Jennifer Miller (born 1961) is an American circus entertainer, writer, and professor at Pratt Institute in Brooklyn, New York. She has lived with a beard for most of her life.[1] She is a juggler and fire eater. Miller lives in New York City.

Jennifer Miller
Born1961 (age 61–62)
United States
  • Circus performer
  • writer
  • professor

Biography Edit

Miller is the youngest daughter of two Quaker professors[2] and grew up in Connecticut and California. Miller became involved in the performing arts and theater while in high school, and was involved in the downtown dance scene in New York in the early 1980s. In her career as a performing artist, which has spanned over 20 years,[2] she has performed with numerous choreographers and dancers, several circus companies, and in the Coney Island SideShow. Miller has also collaborated on theatrical works with Sarah Schulman.[3]

In 1989, she established the acclaimed NYC political performance troupe Circus Amok.[4][5] She was also a focus of Tami Gold's documentary Juggling Gender, an exploratory piece addressing themes of androgyny, gender classification and identification, feminism, and femaleness through a singular focal character, Jennifer Miller herself.[6][7] Circus Amok has been the subject of numerous documentary films. Miller is widely recognized for her work and is the recipient of awards including the Obie, Bessie, BAX 10, and, most recently, the Ethyl Eichelberger Award. She currently teaches in New York at Pratt Institute, and has taught at several universities including UCLA, Cal Arts, Scripps College, Trinity/La MaMa Performing Arts Program and NYU.[8]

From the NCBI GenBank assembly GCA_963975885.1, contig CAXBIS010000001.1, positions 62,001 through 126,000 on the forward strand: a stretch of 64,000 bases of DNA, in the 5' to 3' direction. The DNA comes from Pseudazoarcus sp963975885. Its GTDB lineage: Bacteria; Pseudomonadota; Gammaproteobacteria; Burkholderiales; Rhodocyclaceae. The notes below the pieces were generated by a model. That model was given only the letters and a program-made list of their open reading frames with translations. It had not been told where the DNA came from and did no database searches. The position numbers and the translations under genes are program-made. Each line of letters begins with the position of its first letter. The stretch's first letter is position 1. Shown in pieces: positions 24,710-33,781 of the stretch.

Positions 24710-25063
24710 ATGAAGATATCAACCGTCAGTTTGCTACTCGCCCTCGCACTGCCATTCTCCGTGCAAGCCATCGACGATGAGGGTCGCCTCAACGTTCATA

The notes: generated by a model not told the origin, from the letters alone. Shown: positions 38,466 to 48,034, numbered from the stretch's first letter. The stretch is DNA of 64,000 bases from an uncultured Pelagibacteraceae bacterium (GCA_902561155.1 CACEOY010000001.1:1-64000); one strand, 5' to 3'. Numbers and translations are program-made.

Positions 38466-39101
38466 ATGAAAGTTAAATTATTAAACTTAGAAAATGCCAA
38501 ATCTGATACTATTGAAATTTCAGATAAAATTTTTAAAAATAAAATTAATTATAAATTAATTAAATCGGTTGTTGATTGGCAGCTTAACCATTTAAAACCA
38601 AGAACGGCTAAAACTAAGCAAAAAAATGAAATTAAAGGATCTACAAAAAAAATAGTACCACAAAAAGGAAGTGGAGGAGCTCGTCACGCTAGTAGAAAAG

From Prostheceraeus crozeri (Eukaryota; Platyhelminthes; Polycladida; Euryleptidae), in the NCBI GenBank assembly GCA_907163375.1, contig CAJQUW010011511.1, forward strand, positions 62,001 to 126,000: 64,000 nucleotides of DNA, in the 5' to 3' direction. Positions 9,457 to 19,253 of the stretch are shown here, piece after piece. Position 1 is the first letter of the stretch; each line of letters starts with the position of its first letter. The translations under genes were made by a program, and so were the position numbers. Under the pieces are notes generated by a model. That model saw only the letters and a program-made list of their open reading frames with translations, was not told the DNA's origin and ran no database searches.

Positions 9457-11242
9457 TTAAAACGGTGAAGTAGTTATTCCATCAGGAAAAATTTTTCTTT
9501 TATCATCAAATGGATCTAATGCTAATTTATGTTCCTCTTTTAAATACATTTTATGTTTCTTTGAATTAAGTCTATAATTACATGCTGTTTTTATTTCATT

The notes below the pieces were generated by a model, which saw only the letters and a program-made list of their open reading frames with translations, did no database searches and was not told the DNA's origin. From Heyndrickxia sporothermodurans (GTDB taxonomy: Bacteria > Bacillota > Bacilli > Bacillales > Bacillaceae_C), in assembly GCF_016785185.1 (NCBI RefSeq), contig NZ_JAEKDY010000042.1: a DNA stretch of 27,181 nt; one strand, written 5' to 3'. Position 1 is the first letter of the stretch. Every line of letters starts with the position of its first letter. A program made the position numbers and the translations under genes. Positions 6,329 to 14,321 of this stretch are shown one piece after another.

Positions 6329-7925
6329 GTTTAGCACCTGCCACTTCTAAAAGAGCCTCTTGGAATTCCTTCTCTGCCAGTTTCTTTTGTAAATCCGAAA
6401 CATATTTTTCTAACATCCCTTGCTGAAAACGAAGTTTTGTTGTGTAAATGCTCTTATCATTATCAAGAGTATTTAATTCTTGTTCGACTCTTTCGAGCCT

In 2010, Miller served as a co-hostess to Vaginal Davis' performance piece "Speaking from the Diaphragm" at Performance Space 122.[9]

See also Edit

References Edit

  1. ^ Hornberger, Francine (April 1, 2005). Carny Folk: The World's Weirdest Sideshow Acts. Citadel Press. pp. 175–. ISBN 9780806526614. Retrieved June 1, 2012.
  2. ^ a b Smith, Dinitia (June 9, 1995). "Step Right Up! See the Bearded Person!". The New York Times. Retrieved March 19, 2019.
  3. ^ Sussman, Mark. "A Queer Circus Amok in New York." In Cohen-Cruz, Jan. Radical Street Performance: An International Anthology. London: Routledge, 2003. ISBN 9780415152303 Print. p. 262-270.
  4. ^ Bax, Sander, ed. (2015). Interrupting the City: Artistic Constitutions of the Public Sphere. Amsterdam: Valiz. p. 197. ISBN 9789492095022.
  5. ^ Carr, C. (July 14, 1998). "Circus Minimus". The Village Voice. Retrieved March 19, 2019.
  6. ^ Krawitz, Jan (1993). "Review of Juggling Gender". Journal of Film and Video. 45 (2/3): 113–115. ISSN 0742-4671. JSTOR 20688011.
  7. ^ Gold, Tami; Miller, Jennifer; Steinberg, Allison; Porath, Yoram; Kafka, Harry; AndersonGold Films; Tamerik Productions; Transit Media Communications (2008), Juggling gender: politics, sex and identity, AndersonGold Films ; Distributed by AndersonGold Films, Inc/Transit Media Communications, OCLC 311095953
  8. ^ Carter, Marie (September 4, 2007). "Political Circus Dazzles Brooklyn". The Brooklyn Rail. Retrieved March 19, 2019.
  9. ^ "Vaginal Davis". Studio Museum in Harlem. July 6, 2010. Archived from the original on June 8, 2012. Retrieved March 12, 2013.

External links Edit